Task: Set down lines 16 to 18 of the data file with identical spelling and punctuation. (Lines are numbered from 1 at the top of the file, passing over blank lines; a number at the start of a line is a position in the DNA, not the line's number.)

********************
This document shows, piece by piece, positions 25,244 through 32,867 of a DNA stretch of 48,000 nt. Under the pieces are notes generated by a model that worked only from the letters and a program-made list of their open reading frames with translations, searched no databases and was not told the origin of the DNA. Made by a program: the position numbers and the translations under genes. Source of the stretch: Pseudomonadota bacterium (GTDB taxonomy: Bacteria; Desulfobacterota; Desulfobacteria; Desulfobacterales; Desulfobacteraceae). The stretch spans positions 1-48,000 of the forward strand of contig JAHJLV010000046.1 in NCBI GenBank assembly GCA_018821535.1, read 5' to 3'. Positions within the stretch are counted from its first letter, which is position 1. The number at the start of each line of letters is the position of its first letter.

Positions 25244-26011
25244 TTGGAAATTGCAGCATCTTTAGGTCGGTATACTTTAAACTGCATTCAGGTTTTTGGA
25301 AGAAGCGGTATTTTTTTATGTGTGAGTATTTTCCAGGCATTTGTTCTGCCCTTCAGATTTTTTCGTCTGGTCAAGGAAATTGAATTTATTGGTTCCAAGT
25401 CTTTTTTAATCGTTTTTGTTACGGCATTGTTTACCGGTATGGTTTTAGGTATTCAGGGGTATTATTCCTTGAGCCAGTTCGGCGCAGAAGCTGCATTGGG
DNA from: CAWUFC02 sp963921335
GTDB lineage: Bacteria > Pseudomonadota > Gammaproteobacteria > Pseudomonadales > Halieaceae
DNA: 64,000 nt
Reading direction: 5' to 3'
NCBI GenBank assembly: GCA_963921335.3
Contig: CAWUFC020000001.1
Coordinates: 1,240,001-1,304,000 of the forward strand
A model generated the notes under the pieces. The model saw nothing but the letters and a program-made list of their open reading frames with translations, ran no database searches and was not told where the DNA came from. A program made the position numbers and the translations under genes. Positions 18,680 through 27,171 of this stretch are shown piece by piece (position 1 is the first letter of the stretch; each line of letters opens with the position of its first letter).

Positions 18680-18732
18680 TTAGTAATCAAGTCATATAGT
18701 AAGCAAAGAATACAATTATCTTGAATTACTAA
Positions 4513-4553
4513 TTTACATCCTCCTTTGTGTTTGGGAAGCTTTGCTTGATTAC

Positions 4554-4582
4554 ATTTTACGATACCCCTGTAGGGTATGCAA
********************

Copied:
18701 AAGCAAAGAATACAATTATCTTGAATTACTAA
Positions 4513-4553
4513 TTTACATCCTCCTTTGTGTTTGGGAAGCTTTGCTTGATTAC